325 profile has been changed in a way that offers a minimalistic generic profile
326 for all purposes, located in default-linux/ppc/ppc32. The release-dependent
327 profile is optimized for desktop-usage and located in
328 default-linux/ppc/ppc32/2006.0. There are some subprofiles available for G3 and
329 G4 processors, and G3/Pegasos and G4/Pegasos for the Pegasos Open Desktop
330 Workstation. Make sure you choose the correct subprofile for your system when
331 migrating to a 2006.0 profile.
332 </p>
333
334 <p>
335 <b>sparc</b> - Upgrading to the <b>2.4</b>-kernel based 2006.0/2.4 profile
336 requires manual user intervention (unmerging java stuff) and an <c>emerge -e
337 world</c> because of the <uri link="/doc/en/gcc-upgrading.xml">gcc
338 upgrade</uri>.<br/>
339 Upgrading to the <b>2.6</b>-kernel based 2006.0 profile which is not considered
340 stable also requires an entry in <path>/etc/portage/package.unmask</path> to
341 umask a 2.6 version of <c>gentoo-sources</c> and a full rebuild.
342 </p>
343
344 <p>
345 <b>All other archs</b> - There are no fundamental changes in this profile. No
346 specific action needs to be performed.
347 </p>
348
349 </body>
350 </section>
351 <section>
352 <title>Updating to 2005.1</title>
353 <body>
354
355 <p>
356 To switch to the 2005.1 profile, point the <path>/etc/make.profile</path>
357 symlink to the new location. Make sure your Portage is updated before you
358 change your profile.
359 </p>
360
361 <pre caption="Changing to a 2005.1 profile">
362 # <i>rm /etc/make.profile</i>
363 # <i>ln -s ../usr/portage/profiles/</i>&lt;selected profile&gt;<i> /etc/make.profile</i>
364 </pre>
365
366 <p>
367 <b>All archs</b> - There are no fundamental changes in this profile. No
368 specific action needs to be performed.
369 </p>
370
371 <p>
372 <b>ppc</b> - With the 2005.1 release, the ppc and ppc64 profiles were merged
373 and a number of subprofiles for specific subarchitectures were created. Make
374 sure you choose the correct subprofile for your system when migrating to a
375 2005.1 profile.
376 </p>
377
378 </body>
379 </section>
380 <section>
381 <title>Updating to 2005.0</title>
382 <body>
383
384 <p>
385 With the introduction of 2005.0, several architectures have decided to define
386 additional profiles. Make sure you read the description of said profiles before
387 you decide to migrate to one of them. Most architectures now also default to the
388 2.6 kernel tree where 2.4 was chosen previously.
389 </p>
390
391 <p>
392 Some architectures require a bit more actions to be completed in order to
393 convert from one profile to another. If that is the case, the step-by-step
394 guides are linked from the table.
395 </p>
396
397 <table>
398 <tr>
399 <th>Profile</th>
400 <th>Description</th>
401 <th>Specific Upgrade Guide</th>
402 </tr>
403 <tr>
404 <ti>default-linux/alpha/2005.0</ti>
405 <ti>Default Alpha 2005.0 profile for 2.6 kernels</ti>
406 <ti></ti>
407 </tr>
408 <tr>
409 <ti>default-linux/alpha/2005.0/2.4</ti>
410 <ti>Alpha 2005.0 profile for 2.4 kernels</ti>
411 <ti></ti>
412 </tr>
413 <tr>
414 <ti>default-linux/amd64/2005.0</ti>
415 <ti>Default AMD64 2005.0 profile for 2.6 kernels</ti>
416 <ti></ti>
417 </tr>
418 <tr>
419 <ti>default-linux/amd64/2005.0/no-multilib</ti>
420 <ti>AMD64 2005.0 profile for multilib-disabled system installations</ti>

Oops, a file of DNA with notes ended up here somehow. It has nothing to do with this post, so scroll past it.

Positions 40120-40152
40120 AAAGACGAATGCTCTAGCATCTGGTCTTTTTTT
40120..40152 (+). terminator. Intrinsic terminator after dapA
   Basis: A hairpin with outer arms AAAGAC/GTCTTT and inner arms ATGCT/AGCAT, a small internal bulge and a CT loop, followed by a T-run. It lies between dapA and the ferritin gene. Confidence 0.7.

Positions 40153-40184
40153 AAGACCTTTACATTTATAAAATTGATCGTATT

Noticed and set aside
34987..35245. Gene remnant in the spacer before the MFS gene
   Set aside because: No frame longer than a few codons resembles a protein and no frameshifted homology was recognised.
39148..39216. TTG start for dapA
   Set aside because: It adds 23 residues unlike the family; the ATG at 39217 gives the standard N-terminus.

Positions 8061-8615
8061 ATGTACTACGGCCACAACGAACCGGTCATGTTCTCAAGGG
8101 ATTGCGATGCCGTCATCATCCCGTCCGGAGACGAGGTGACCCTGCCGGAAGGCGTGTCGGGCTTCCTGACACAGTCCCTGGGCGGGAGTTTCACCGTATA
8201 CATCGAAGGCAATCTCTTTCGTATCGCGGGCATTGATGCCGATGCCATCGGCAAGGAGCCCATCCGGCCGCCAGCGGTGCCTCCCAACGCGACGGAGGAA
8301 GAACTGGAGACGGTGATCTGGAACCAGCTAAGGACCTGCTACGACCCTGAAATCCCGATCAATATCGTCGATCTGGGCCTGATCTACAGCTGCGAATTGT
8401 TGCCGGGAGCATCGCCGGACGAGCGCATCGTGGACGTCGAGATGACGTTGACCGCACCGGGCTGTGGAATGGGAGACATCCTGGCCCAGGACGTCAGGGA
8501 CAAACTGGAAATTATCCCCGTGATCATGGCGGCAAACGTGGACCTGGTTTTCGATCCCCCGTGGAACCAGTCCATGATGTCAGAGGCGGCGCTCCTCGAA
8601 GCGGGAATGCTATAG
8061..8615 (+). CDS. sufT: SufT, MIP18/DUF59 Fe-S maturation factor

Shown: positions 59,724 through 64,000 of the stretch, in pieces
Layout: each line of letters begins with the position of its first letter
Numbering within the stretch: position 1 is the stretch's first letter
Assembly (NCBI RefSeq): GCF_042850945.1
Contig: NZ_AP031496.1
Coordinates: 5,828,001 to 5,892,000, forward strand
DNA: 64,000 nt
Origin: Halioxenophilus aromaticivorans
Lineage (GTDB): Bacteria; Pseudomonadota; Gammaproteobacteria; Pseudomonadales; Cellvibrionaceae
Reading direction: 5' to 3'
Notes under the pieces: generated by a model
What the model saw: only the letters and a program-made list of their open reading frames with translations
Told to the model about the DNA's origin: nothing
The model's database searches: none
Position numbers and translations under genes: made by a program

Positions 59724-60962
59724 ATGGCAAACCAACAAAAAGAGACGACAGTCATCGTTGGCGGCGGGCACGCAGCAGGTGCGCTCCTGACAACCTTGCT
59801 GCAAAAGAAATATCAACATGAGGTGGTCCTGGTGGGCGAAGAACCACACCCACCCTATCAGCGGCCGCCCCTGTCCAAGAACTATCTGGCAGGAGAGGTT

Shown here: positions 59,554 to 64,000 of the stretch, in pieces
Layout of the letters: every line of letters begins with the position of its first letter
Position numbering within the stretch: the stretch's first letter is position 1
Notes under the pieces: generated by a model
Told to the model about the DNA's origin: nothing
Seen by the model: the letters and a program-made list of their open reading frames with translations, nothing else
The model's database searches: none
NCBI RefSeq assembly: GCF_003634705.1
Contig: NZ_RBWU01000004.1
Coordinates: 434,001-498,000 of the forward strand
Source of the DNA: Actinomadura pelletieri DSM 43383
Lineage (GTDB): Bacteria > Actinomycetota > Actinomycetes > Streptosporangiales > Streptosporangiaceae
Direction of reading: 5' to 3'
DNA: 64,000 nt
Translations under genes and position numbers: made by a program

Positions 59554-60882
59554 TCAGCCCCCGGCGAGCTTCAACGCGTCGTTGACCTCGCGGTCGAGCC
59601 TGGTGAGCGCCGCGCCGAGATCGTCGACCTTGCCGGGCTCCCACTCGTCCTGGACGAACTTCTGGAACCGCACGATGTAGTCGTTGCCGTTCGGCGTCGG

421 <ti></ti>
422 </tr>
423 <tr>
424 <ti>default-linux/arm/2005.0</ti>
425 <ti>Default ARM 2005.0 profile for 2.6 kernels</ti>
426 <ti></ti>
427 </tr>
428 <tr>
429 <ti>default-linux/hppa/2005.0</ti>
430 <ti>Default HPPA 2005.0 profile for 2.6 kernels</ti>
431 <ti></ti>
432 </tr>
433 <tr>
434 <ti>default-linux/hppa/2005.0/2.4</ti>
435 <ti>HPPA 2005.0 profile for 2.4 kernels</ti>
436 <ti></ti>
437 </tr>
438 <tr>
439 <ti>default-linux/mips/2005.0</ti>
440 <ti>Default MIPS 2005.0 profile</ti>
441 <ti></ti>
442 </tr>
443 <tr>
444 <ti>default-linux/mips/cobalt/2005.0</ti>
445 <ti>Cobalt specific MIPS 2005.0 profile</ti>
446 <ti></ti>
447 </tr>
448 <tr>
449 <ti>default-linux/mips/mips64/n32/2005.0</ti>
450 <ti>2005.0 profile for n32-supporting MIPS platforms</ti>
451 <ti></ti>
452 </tr>
453 <tr>
454 <ti>default-linux/mips/mips64/ip28/2005.0</ti>
455 <ti>Indigo2 Impact specific 64-bit 2005.0 profile</ti>
456 <ti></ti>
457 </tr>
458 <tr>
459 <ti>default-linux/mips/mips64/2005.0</ti>
460 <ti>64-bit MIPS 2005.0 profile</ti>
461 <ti></ti>
462 </tr>
463 <tr>
464 <ti>default-linux/ppc/2005.0</ti>
465 <ti>Default PPC 2005.0 profile for 2.6 kernels</ti>
466 <ti></ti>
467 </tr>
468 <tr>
469 <ti>default-linux/ppc64/2005.0</ti>
470 <ti>Default PPC64 2005.0 profile for 2.6 kernels</ti>
471 <ti></ti>
472 </tr>
473 <tr>
474 <ti>default-linux/s390/2005.0</ti>
475 <ti>Default S390 2005.0 profile</ti>
476 <ti></ti>
477 </tr>
478 <tr>
479 <ti>default-linux/sparc/sparc32/2005.0</ti>
480 <ti>Default Sparc 32-bit 2005.0 profile</ti>
481 <ti></ti>
482 </tr>
483 <!-- http://dev.gentoo.org/~dsd/kernel-2.6.htm
484 No subprofiles for sparc
485 <tr>
486 <ti>default-linux/sparc/sparc32/2005.0/2.6</ti>
487 <ti>Sparc 32-bit 2005.0 profile for 2.6 kernels</ti>
488 <ti></ti>
489 </tr>
490 -->
491 <tr>
492 <ti>default-linux/sparc/sparc64/2005.0</ti>
493 <ti>Default Sparc 64-bit 2005.0 profile</ti>
494 <ti></ti>
495 </tr>
496 <!-- http://dev.gentoo.org/~dsd/kernel-2.6.htm
497 No subprofiles for sparc
498 <tr>
499 <ti>default-linux/sparc/sparc64/2005.0/2.6</ti>
500 <ti>Sparc 64-bit 2005.0 profile for 2.6 kernels</ti>
501 <ti></ti>
502 </tr>
503 -->
504 <tr>
505 <ti>default-linux/x86/2005.0</ti>
506 <ti>Default x86 2005.0 profile for 2.6 kernels</ti>
507 <ti></ti>
508 </tr>
509 <tr>
510 <ti>default-linux/x86/2005.0/2.4</ti>
511 <ti>x86 2005.0 profile for 2.4 kernels</ti>
512 <ti></ti>
513 </tr>
514 </table>
515
516 <p>